Ritual 3 – Get on with it
I’ve always struggled with procrastination and working at home is even more of an excuse to get distracted. The first two rituals help with this but it made me realise that when I was in an office I would actually procrastinate quite a lot before getting started; chatting to colleagues, reading Twitter, then emails and chat messages, then maybe doing some more fun stuff before getting to the real day’s work. Well, unfortunately, that urge to do anything else rather than what I really should be doing seemed more amplified when I was on my own. However, it also conflicts with presenteeism – the feeling that you need to make it known that you’re busy all the time; the paranoia that people will think you are slacking off because they can’t physically see you at your desk. I think that is a big part of “homeworkers guilt” (more on that in the ritual below) but I find the only way around it is to just “get on with it”. Get your to-do list for the day and start with the priorities first. Priorities may change as the day goes on but if anyone did ask what you were up to (not that I ever think anyone would, certainly where I work), then you’ve at least got some justification for what you are doing that day. Also, if you at least get started on what you need to do, then it makes it easier to get back to if something does interrupt you.
Ritual 4 – It’s OK to take a break
I mentioned “homeworkers guilt” above and this is something that I think takes real practice to actually stop that nagging voice in the back of your head. I heard a stat that something like 90% of home-based workers do up to 10 hours a week more work than their office-based equivalent but that didn’t really re-assure me. Partly because I think it’s more individual than a generic stat can portray, but also working from home is so different from being in an office that they aren’t really comparable. So, for me, I had to repeat the mantra in my head “It’s OK to take a break, it’s OK to take a break, it’s OK to take a break” every time I went to boil the kettle, answer the door or even go to the toilet! This took me a lot of time to get over, even though I knew it was all in my head. Talking to my more experienced colleagues helped re-assure me and at the end of the day, my work is judged on the output I give rather than me being chained to a keyboard. One of the things that helped was to remember what an office environment is really like; people take breaks whenever they want. Maybe the reason there isn’t that guilt there is because they say to their nearby colleagues that they are actually having a break, or it’s obvious if someone stands up and goes off for a while. Not having those visual cues when you are alone can make you feel like you need to be available all the time. So a tip is to just set your IM status to “BRB” or “Out to lunch”. In theory, it will probably switch to “away” when your screen is locked but consciously doing it is much like standing up from your desk in an office. Since doing that, I feel much more comfortable taking my time to brew a proper coffee, make a personal phone call or unload the dishwasher. As well as short breaks, the same goes for lunchtimes. I found myself working through lunch to get more done but then still ended up working late anyway after getting into the flow of things. That didn’t do my mental, or physical, health any good. Now I make sure I have an hour in my calendar for lunchtime. Sure, things move around and it doesn’t always go to plan, but even if I just take the time to make myself a proper meal and sit down away from a screen then I feel so much more refreshed and re-energised to get on with my afternoon’s work. I like to make a proper fuss of my food where even a basic cheese sandwich becomes something the most artisanal hipster café could be proud of 😁.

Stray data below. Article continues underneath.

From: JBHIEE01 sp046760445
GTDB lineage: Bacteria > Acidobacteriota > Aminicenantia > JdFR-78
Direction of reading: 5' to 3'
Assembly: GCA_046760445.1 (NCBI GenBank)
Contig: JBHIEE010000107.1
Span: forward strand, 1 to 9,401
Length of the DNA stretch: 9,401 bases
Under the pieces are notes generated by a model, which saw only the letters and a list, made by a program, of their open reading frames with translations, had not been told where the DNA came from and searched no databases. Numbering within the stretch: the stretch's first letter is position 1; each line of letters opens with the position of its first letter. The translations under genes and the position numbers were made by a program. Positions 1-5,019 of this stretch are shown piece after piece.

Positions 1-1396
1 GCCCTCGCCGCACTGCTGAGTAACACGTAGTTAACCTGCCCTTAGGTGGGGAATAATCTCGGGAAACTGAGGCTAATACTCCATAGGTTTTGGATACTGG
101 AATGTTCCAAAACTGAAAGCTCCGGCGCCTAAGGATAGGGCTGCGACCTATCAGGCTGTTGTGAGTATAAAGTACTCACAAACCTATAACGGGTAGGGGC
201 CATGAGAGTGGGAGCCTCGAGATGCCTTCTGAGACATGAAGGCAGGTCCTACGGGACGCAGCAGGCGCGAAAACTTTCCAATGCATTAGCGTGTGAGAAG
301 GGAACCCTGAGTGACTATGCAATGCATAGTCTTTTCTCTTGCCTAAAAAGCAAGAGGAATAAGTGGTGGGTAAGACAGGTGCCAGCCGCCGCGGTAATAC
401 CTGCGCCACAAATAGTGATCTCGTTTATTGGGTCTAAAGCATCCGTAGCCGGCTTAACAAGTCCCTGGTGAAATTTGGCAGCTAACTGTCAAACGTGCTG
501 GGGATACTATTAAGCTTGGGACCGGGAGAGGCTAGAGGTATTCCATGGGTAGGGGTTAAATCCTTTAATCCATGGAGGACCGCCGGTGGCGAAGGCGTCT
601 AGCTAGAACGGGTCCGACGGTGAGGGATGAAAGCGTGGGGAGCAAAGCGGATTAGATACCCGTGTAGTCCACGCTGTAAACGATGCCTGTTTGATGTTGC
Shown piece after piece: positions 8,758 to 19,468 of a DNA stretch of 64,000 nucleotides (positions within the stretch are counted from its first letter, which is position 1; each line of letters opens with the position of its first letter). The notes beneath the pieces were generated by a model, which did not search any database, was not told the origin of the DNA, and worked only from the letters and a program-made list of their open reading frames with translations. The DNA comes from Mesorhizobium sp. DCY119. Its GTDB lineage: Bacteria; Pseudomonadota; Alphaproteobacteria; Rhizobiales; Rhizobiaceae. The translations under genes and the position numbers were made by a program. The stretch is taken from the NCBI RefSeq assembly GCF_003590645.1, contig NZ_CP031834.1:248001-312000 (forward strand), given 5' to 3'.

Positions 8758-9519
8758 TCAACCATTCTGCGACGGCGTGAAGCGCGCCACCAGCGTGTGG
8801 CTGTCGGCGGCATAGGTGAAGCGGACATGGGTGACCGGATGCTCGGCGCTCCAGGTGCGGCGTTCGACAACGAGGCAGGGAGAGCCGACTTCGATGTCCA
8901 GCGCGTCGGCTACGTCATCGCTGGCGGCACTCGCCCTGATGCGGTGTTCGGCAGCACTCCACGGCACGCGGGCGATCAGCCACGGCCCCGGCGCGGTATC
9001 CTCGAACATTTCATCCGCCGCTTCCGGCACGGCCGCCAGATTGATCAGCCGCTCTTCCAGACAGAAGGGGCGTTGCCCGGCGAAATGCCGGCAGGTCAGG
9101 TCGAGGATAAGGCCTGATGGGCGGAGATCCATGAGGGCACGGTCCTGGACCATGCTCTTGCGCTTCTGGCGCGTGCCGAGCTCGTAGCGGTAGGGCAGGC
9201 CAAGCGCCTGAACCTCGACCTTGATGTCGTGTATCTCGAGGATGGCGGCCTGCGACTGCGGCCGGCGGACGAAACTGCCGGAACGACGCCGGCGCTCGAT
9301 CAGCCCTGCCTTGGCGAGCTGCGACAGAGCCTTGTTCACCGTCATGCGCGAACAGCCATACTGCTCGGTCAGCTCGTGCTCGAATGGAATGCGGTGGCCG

Ritual 5 – Don’t let alone mean lonely
All the other rituals are more about how you can help yourself work alone, but a big part of working alone is being with other people! Make full use of whatever tools you have to be a good colleague.
- Use your IM presence indicator and respect other peoples’ status.
- If people aren’t busy, say hello!
- Take part in the group chats/forums while you’re having that break.
- Use video when you can, especially for the start of a meeting (this is a tricky one depending on work culture but I keep trying it!)
- Arrange or take part in work social events and real-life get-togethers
The same applies to your social networks too. You need to make the effort to speak to others, interact on twitter, share on LinkedIn or post odd photos on Instagram. I use the app/service called Meetup to find user groups that I can go to, either locally or when I’m out overnight at a client site. They are all over the country and cover a massive range of topics. Some of the most interesting meetups I’ve been to aren’t necessarily ones about subjects I deal with day to day but I’ve just gone along because the alternative was sitting in a hotel room.
Ritual 6 – Turn off, tune out
This one is short and sweet. It’s unlikely there will be a time when you’ve 100% completed everything you need to. When you feel like you’ve done a good day’s work then turn off that laptop and walk away from it. Although I have work apps on my personal phone, both Outlook and Teams have “quiet hours” where you can set it to not notify you after a certain time (e.g. between 6pm-8am and not weekends). Work from anywhere doesn’t mean work everywhere or work 24/7.
So that’s it for my 6 rituals. As I said at the start, these are just my own things I personally found useful, your mileage may vary. I’d love to hear about any of yours in the comments, whether you’ve been WFH for years or just been thrust into it because of COVID-19. Stay safe everyone and now please wash your hands.